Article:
Pollinators need your help! Pollinators are responsible for one out of three bites of food we take each day, and yet pollinators are at a critical point in their own survival. Many reasons contribute to their recent decline. We know for certain, however, that more nectar and pollen sources provided by more flowering plants and trees will help improve their health and numbers. Increasing the number of pollinator-friendly gardens and landscapes will help revive the health of bees, butterflies, birds, bats and other pollinators across the country.

The Million Pollinator Garden Challenge is a nationwide call to action to preserve and create gardens and landscapes that help revive the health of pollinators across America. MPGC hopes to move millions of individuals, kids, and families outdoors and make a connection between pollinators and the healthy food people eat.

This challenge is being launched by the National Pollinator Garden Network, an unprecedented collaboration of national, regional, conservation and gardening groups to support the President’s Executive Strategy to “Promote the Health of Honey Bees and Other Pollinators.”

Here’s how you can help:

1. Plant a pollinator garden – any size is great. From window and patio planters, to home gardens, to pathways and roadsides, to acres of prairies and meadows – all can help.

2. Support pollinator friendly businesses – Purchase plants or seeds from nurseries, garden centers, and seed suppliers who offer pollinator-friendly plants and seeds suited to your local area.

3. BEE counted – Add a photo of your garden or landscape to the SHARE map. Anyone and any size garden can join in the campaign to reach one million sites for pollinators.

Pollinator gardens should:

1. Use plants that provide nectar and pollen sources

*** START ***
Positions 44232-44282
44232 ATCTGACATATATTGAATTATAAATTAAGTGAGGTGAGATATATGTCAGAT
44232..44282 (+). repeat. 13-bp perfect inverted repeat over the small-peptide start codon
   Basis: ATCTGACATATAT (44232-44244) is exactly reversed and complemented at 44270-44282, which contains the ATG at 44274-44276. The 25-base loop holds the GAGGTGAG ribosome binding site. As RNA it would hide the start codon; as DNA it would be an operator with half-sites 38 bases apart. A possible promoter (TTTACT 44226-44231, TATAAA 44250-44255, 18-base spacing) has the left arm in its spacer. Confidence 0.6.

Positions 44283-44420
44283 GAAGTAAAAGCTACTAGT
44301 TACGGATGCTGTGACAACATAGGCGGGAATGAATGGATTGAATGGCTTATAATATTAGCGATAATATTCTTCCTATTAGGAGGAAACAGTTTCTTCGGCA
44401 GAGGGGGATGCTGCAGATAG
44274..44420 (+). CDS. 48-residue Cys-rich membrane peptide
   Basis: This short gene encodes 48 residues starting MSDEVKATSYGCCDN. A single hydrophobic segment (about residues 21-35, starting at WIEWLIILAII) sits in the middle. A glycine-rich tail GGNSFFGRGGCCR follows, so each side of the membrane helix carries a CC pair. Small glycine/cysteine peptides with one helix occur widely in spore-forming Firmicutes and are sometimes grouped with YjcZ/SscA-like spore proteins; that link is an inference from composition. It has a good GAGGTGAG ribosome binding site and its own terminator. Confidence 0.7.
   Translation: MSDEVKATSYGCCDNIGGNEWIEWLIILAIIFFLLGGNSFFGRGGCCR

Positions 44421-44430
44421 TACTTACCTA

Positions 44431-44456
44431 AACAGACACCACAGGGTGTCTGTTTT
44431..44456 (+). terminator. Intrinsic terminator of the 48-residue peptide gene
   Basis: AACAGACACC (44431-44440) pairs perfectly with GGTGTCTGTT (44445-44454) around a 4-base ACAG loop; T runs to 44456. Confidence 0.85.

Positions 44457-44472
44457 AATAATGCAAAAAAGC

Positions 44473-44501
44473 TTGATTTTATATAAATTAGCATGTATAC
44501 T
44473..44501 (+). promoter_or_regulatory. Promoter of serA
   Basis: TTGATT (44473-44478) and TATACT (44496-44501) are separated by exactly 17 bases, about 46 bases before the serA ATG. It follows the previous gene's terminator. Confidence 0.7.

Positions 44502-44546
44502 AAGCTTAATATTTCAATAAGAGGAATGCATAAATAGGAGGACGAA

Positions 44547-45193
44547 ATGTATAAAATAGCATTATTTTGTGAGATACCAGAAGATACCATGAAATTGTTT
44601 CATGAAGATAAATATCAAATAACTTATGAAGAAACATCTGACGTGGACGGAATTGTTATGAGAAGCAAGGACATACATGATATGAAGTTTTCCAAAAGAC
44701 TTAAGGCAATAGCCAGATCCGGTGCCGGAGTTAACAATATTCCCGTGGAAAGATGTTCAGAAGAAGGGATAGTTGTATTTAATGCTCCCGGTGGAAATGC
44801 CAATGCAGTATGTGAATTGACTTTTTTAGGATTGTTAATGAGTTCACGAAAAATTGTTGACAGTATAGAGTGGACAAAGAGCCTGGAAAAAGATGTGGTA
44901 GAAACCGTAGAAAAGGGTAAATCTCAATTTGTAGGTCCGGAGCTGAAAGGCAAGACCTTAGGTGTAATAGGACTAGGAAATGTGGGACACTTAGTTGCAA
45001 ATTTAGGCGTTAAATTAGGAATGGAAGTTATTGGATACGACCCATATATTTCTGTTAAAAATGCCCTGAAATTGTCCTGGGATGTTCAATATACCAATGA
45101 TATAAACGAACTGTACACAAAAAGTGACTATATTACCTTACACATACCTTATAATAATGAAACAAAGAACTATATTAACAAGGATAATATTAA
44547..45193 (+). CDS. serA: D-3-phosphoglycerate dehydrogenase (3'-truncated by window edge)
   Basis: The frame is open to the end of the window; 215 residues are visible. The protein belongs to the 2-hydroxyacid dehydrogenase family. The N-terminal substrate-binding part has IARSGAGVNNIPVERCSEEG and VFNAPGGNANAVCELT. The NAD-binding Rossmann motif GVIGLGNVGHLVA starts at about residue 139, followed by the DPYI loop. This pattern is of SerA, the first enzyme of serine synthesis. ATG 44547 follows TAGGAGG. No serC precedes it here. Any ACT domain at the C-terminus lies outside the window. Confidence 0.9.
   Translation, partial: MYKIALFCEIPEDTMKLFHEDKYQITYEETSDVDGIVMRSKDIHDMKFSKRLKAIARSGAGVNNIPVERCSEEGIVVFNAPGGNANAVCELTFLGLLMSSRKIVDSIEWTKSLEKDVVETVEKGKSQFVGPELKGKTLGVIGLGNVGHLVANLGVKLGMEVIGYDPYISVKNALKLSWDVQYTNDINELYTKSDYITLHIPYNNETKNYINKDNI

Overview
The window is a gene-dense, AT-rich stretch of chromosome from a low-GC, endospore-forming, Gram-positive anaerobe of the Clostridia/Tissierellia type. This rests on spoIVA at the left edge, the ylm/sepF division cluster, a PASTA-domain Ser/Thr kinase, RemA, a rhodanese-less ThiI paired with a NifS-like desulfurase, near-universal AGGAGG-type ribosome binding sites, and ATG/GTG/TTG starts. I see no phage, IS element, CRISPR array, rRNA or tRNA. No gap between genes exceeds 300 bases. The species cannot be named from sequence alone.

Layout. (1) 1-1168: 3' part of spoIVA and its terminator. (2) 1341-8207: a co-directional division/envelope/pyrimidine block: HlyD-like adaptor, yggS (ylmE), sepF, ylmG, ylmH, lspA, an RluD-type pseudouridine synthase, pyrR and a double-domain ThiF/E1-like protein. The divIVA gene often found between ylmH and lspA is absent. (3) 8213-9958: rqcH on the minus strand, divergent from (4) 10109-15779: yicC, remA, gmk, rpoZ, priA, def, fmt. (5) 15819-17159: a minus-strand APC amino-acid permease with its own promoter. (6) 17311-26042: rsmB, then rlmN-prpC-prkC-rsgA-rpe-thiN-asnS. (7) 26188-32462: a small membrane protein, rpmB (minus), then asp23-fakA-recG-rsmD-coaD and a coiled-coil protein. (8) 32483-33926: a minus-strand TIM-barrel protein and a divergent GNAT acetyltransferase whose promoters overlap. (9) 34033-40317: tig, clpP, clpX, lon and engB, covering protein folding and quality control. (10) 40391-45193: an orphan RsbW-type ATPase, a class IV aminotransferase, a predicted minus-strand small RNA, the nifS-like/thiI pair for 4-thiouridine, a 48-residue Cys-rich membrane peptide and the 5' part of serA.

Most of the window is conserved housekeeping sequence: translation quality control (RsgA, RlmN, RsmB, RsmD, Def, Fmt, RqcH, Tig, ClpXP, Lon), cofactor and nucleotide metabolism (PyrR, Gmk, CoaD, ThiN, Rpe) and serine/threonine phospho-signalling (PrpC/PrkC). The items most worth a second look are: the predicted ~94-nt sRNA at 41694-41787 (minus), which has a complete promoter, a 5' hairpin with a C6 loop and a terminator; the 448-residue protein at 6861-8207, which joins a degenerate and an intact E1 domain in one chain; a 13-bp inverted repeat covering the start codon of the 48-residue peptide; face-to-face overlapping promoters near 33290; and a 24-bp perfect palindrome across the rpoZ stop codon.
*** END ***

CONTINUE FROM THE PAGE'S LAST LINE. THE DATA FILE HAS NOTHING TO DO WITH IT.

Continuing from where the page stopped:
2. Provide a water source

3. Be situated in sunny areas with wind breaks

4. Create large “pollinator targets” of native or non-invasive plants

5. Establish continuous bloom throughout the growing season

6. Eliminate or minimize the impact of pesticides

If you would like more information on this important challenge for our pollinators, visit their website at Millionpollinatorgardens.org.

You can also find great information about attracting pollinators to your garden by visiting Ohioline.osu.edu.

As I take my daily “walk about” I always have my phone handy to take photographs of what’s going on as far as blooms, butterflies, etc. The bees have been so busy foraging that I am able to get close ups without utilizing my zoom. Sadly, there will be a third less daylilies blooming at my house thanks to my deer “buddies.” We have corn planted in all the fields around us this year, so the nibblers have moved their grazing closer to my flowers. Hostas are also being trimmed selectively by deer as well as my little family of bunnies residing under my big Blue spruce tree in the front yard.

Are you harvesting from your garden? Have you harvested your garlic scapes?

Remember to email your gardening questions to Brown County Master Gardener Volunteer Mike Hannah at mhannah2@msn.com.

I’m headed out to the lower hillside where my thistles love to grow…..game on!